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Origins and intervention in chronic diseases

  • We have specific expertise and well established sites in Malawi to advance the study of diabetes, hypertension and chronic lung disease. The cohesion of this Programme relates to the important emerging epidemic of NCD, driven in Malawi by environmental exposures, urbanisation and increased life-expectancy. The NCD agenda requires urban/rural comparisons, long-term study including birth cohorts and chronic treatment. In resource constrained settings, prevention is essential.
  • In 2015, Nyirenda and Crampin completed the largest population based study of diabetes, hypertension, HIV and cardiometabolic risk factors in SSA. They characterised high rates of hypertension, diabetes, obesity and dyslipidaemias (particularly low HDL-C, which is exacerbated by untreated HIV) in both urban and rural populations. Through the ALPHA network platform, Alison Price (WT Clinical Fellowship) is leading on a multi-site analysis incorporating these data with those from five other sites in SSA of chronic NCD and cardio-metabolic risk factors. 

    Malawi is in a nutritional paradox; 2.8 million of the 17 million population are under-nourished and on food aid. This will get worse as the population is expected to reach 30 million before 2030 and food production cannot keep pace. Yet MEIRU data show that obesity is highly prevalent, particularly in women and even in rural populations, and in individuals of lower socioeconomic status. We have demonstrated that urban women and those at higher socio-economic status are at higher risk of nutritional anaemia, presumably due to a shift from traditional diets.

    Urbanisation is driving much of the increase in cardio-metabolic risk. We are quantifying the effect of urban living on cardio-metabolic traits with large population comparisons and sibling-pair studies of rural-urban migrants.
  • Stroke is common, severe and particularly disabling for Malawians given the lack of rehabilitation specialty care. MEIRU’s ongoing surveillance study in rural and urban Malawi is identifying high rates of stroke and mortality. Recent MLW studies have identified hypertension and HIV as the leading correlates of hospitalised stroke in elderly and younger adults respectively (Benjamin, Neurology and Lancet Neurology). A large multisite study (MEIRU with Uganda and South Africa) will explore the population prevalence of chronic kidney disease secondary to hypertension.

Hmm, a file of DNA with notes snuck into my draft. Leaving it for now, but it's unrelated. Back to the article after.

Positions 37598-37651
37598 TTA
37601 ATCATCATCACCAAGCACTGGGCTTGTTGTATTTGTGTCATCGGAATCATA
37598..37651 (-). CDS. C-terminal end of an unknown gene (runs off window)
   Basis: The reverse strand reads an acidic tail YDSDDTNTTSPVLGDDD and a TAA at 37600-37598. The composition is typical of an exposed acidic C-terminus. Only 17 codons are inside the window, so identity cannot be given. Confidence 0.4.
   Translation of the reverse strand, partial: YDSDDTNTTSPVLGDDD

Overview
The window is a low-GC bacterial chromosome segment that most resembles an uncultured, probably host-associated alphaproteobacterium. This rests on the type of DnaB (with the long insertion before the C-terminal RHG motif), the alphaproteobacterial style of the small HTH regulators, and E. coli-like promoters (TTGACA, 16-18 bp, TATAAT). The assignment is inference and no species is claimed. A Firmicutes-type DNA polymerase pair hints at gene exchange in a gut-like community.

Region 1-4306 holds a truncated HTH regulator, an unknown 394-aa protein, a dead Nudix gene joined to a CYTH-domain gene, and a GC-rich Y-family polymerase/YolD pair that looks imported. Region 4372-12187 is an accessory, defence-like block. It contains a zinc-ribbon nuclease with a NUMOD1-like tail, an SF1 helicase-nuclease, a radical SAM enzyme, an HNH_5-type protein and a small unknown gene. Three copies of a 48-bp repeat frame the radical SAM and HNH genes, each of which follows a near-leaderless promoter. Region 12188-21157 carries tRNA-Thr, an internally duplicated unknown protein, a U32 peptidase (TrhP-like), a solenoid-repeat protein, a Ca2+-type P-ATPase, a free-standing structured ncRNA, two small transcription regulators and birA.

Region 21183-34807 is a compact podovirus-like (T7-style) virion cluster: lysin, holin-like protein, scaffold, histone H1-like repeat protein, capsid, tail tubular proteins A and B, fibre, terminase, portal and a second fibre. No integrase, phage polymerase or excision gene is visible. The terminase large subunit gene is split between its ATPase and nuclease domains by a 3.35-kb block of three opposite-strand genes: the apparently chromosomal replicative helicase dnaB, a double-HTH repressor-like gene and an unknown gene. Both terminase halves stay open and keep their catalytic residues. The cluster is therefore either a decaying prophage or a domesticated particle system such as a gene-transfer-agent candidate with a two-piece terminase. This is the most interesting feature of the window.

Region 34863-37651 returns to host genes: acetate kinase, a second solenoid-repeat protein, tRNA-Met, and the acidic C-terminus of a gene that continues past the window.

• Mortimer, Nyirenda and Gordon have recently shown that 38% of Malawians have abnormal spirometry, mainly restrictive (small) lungs (Am J Resp Crit Care Med 2016). Small lungs are associated with chronic lung disease and the high observed prevalence indicates that as the population age, a large burden of disease will emerge. Chronic lung disease is very unlike that in Europe and likely a result of either in utero or early life insults. It is an urgent priority for us to understand the association of symptoms and loss of function with abnormal pulmonary physiology in order to plan (a) preventive strategies and (b) effective therapeutic intervention. MLW also leads the largest intervention study ever to reduce household air pollution - the cluster randomised Cooking and Pneumonia Study (JGHT) to reduce childhood pneumonia. This landmark study will report in late 2016.
  • Nyirenda is expert in diabetes foetal origins and pathogenesis. Building on the unique insights being gained from the MEIRU population studies, a programme of studies on the molecular basis for the development of impaired glucose tolerance and progression to frank disease in SSA will be implemented. A birth-cohort (separate application) combined with existing population data will explore the origins of cardio-metabolic risk in this population from pre-conception influences, through foetal growth secondary to a poor pregnancy environment and early infant development.
    Prevention research will also target early death and loss of vision in the small economically and politically productive section of Malawi’s population. We will conduct trials to determine the efficacy and cost-effectiveness of an improved diabetes care model (protocol-driven use of medication, training in diabetic eye care, incentives and text messages to enhance patient adherence with visits and compliance with medication) as a strategy to reduce the burden of diabetic complications, chiefly diabetic eye disease.
    1. Publication of data from largest carbio-metabolic risk and NCD survey in SSA.
    2. Targeted intervention to improve diabetic control and reduce retinopathy.
    3. Intervention studies to prevent blindness in HIV infected diabetic patients.
    4. Stroke prevention in HIV infected adults by selective anti-hypertensive and anti-inflammatory treatment.
    5. Origins (infectious and environmental) associated with precise phenotypes of chronic lung disease and functional significance of reduced lung volumes determined in cohort studies.
    6. Intervention studies related to environmental risk factors and early life infectious to prevent hypertension and chronic lung disease.
    7. National obesity awareness raised through media and government interaction.